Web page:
The 100-year reign of the world's oil-based economy is nearing its zenith, according to an author who will speak at CU-Boulder tonight.
Paul Roberts, author of "The End of Oil: On the Edge of a Perilous New World," will lecture tonight from 5:30 - 7:00 at Old Main Chapel in a free public lecture.
"We won't run out of oil tomorrow, or next week, but it will happen soon," Roberts said from Los Angeles on Tuesday.
Roberts said worldwide supplies of the world's easily extractable oil could peak and then decline within the next 10 years, but that timeline isn't set in stone.
The U.S. Geological Survey estimates that oil supplies will peak in 2035.
"Pessimists, by contrast, a group whose members include geologists, industry analysts and a surprising number of oil industry and government officials, believe that a peak may come much sooner - perhaps as soon as 2005," Roberts writes in the book.
Tonight's lecture is sponsored by CU-Boulder's Center of the American West.
Roberts, a full-time journalist and regular contributor to Harper's magazine, said he wasn't an oil expert before he wrote his book.
"I began this as an outsider, and then I spent a lot of time with energy experts just to get the basics," he said.
Roberts isn't optimistic about the United States' current oil-based economy.
"Sometimes people take me to task for having such a bleak outlook," he said.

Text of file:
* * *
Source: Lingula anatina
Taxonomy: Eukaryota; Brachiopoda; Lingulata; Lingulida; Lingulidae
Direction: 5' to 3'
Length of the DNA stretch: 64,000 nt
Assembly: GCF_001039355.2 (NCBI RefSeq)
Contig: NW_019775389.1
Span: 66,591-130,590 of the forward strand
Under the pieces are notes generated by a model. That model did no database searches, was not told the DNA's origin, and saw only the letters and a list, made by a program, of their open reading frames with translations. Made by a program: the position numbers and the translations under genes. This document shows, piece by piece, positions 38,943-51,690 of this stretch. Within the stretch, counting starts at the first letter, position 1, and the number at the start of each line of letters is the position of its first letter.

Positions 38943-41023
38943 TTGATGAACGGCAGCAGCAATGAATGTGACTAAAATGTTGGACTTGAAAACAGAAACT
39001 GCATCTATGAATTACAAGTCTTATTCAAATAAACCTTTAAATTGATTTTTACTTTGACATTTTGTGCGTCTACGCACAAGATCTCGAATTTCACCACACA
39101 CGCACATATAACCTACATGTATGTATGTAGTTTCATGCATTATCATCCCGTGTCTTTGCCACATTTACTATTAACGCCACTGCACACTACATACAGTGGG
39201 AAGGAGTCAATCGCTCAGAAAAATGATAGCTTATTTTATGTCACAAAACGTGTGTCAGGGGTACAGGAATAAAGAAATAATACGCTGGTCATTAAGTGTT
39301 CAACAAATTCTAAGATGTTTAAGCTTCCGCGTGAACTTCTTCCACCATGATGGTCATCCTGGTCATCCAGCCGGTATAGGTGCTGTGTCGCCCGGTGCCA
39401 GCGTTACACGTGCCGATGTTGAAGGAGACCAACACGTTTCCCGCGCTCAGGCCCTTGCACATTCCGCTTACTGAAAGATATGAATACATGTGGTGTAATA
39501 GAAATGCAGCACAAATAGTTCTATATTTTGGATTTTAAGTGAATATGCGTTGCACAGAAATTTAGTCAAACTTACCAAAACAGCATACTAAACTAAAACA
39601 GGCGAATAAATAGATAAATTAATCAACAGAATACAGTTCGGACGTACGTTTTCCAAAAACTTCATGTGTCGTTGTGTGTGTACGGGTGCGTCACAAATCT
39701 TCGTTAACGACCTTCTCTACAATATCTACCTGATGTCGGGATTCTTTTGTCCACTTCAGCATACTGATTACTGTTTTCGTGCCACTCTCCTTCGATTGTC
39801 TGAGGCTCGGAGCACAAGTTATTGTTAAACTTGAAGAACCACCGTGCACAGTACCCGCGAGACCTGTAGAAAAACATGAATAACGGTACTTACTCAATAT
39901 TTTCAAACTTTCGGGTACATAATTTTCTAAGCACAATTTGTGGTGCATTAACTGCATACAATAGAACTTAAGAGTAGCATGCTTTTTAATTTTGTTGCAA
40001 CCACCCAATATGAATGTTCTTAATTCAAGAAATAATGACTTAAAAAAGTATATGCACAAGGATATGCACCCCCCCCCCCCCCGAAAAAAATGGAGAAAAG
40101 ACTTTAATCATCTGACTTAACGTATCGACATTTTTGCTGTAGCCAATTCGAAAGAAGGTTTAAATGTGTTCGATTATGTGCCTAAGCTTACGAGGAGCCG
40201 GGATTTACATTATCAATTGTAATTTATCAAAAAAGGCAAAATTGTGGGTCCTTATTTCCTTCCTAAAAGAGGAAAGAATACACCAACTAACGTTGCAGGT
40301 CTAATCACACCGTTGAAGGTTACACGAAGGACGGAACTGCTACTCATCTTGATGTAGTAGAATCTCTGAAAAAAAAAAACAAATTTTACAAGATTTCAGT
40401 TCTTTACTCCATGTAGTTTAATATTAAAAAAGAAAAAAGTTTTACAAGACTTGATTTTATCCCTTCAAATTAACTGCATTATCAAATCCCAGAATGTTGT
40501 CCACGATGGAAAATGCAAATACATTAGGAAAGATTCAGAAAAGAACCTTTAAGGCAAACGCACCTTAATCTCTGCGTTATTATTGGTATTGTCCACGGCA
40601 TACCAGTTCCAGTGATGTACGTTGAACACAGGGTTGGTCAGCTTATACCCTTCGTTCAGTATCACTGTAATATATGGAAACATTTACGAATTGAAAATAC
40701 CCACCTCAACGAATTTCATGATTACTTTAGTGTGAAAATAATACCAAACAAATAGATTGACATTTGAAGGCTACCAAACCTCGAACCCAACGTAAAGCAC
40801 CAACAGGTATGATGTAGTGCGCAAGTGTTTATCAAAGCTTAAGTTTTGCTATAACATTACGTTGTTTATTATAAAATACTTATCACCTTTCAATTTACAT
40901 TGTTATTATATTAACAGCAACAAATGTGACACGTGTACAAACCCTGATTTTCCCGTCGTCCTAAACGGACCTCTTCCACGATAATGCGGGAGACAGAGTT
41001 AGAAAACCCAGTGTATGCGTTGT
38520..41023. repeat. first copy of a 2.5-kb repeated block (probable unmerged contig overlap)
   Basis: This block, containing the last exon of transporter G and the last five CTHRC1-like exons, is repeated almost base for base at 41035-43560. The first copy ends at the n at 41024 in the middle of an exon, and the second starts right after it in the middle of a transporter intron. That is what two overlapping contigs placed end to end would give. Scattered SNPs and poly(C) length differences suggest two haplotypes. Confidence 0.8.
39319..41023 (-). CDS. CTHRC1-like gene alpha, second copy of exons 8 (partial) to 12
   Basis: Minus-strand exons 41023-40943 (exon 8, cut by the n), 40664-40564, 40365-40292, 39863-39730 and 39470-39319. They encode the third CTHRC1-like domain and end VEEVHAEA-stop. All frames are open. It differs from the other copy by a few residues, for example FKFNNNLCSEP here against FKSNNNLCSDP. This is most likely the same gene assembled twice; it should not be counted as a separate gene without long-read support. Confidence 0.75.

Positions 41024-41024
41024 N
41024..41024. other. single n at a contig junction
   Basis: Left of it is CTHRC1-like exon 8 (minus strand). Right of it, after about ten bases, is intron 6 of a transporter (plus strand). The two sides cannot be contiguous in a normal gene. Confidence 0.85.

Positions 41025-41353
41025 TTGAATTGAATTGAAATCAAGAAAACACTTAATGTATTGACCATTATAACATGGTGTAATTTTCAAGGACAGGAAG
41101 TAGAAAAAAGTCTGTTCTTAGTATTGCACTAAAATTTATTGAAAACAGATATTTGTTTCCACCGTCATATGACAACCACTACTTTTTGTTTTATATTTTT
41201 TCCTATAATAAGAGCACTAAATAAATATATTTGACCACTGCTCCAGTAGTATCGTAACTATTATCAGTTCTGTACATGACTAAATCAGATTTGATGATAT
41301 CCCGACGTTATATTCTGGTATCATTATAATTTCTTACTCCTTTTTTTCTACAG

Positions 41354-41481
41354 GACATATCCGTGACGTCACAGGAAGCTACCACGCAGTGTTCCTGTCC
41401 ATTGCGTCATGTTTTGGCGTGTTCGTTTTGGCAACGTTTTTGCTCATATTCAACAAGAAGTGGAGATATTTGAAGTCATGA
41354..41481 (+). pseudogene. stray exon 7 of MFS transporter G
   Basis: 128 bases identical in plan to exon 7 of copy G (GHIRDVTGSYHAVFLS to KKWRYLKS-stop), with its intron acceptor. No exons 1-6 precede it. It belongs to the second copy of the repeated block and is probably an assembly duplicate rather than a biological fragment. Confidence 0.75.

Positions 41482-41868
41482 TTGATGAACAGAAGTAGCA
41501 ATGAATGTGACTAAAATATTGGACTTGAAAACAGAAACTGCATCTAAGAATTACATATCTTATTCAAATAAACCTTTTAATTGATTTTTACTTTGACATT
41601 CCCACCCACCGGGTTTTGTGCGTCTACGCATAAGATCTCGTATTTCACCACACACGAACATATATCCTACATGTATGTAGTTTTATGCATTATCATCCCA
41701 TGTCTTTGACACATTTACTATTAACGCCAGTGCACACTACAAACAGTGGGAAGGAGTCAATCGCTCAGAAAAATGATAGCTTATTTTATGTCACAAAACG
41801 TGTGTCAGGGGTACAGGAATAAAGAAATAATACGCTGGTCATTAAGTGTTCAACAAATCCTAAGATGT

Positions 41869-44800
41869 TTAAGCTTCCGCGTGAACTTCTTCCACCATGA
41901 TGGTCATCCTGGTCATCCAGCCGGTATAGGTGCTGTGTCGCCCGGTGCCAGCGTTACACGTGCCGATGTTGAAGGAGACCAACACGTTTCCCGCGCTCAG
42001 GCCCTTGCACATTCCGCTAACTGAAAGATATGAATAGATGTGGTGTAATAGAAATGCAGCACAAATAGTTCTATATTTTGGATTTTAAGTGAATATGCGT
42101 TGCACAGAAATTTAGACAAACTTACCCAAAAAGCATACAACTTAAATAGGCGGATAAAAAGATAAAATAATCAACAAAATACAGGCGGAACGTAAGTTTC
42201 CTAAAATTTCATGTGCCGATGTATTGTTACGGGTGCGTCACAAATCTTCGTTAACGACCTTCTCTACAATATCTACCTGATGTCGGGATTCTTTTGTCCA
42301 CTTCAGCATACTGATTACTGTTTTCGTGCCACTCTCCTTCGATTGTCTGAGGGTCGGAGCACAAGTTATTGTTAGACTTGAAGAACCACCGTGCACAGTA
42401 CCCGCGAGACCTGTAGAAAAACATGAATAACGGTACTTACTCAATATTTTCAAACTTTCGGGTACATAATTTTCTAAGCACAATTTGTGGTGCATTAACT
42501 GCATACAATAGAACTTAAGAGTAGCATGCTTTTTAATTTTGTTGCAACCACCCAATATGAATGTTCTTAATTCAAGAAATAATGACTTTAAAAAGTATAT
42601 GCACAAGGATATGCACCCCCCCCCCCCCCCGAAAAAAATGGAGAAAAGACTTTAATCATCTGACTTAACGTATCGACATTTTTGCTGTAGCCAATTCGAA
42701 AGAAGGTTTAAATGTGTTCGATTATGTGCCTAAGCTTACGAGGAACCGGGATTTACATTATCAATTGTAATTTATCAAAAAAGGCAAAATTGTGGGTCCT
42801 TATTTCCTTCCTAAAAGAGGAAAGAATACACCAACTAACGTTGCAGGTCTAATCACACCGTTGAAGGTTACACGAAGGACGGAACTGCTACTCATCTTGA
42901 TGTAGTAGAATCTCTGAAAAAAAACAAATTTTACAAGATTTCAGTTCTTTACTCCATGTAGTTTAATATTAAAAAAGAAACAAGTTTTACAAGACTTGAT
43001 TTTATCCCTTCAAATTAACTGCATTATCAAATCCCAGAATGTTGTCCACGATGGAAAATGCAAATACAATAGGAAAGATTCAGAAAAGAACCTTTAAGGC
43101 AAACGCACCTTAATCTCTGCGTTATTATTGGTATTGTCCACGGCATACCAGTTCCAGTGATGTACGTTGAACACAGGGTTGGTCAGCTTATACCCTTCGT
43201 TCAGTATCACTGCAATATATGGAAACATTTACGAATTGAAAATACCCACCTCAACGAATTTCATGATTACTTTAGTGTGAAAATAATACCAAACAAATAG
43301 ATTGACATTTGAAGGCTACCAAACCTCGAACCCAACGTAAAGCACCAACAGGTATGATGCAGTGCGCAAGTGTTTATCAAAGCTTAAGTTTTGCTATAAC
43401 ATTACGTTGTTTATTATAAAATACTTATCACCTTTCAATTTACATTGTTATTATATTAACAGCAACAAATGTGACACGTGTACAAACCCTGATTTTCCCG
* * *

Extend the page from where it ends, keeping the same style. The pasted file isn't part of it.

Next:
Roberts offered at least two outcomes as oil becomes scarcer. The first alternative, he said, is that worldwide oil production would fall gradually as supplies dwindled.
That gentle downturn would allow the United States a bit of leeway time to invest more seriously in cleaner, alternative energy sources it thus far has short-changed - wind, solar and hydrogen fuel cells.
The second alternative is scarier.
"It could be difficult to not see countries coming to war over oil," Roberts said, adding that if production drops sharply, the world could plunge into a catastrophic depression.
The oil supply could drop significantly if the world loses a producer like Venezuela or even Saudi Arabia because of a disaster or civil war, he said.
If oil becomes too pricey, the United States could switch over to existing carbon-based fuels like coal that discharge carbon dioxide into the air, which is believed to lead to a warming climate.
"The market doesn't care if the climate is changing," Roberts said.
Roberts's book has received recent acclaim.
"'The End of Oil' is a stunning piece of work - perhaps the best single book ever produced about our energy economy and its environmental implications," Bill McKibben wrote in the New York Review of Books.
At tonight's discussion, Roberts said he would outline the vulnerabilities of America's current oil-dependent economy as well as discuss signs of that economy's downfall. He will field questions from the audience after his lecture.
Roberts said he expected to hear tonight from people with a wide range of opinions about the oil supply issue, Boulder's liberal reputation notwithstanding.
"It will make for lively debate," he said.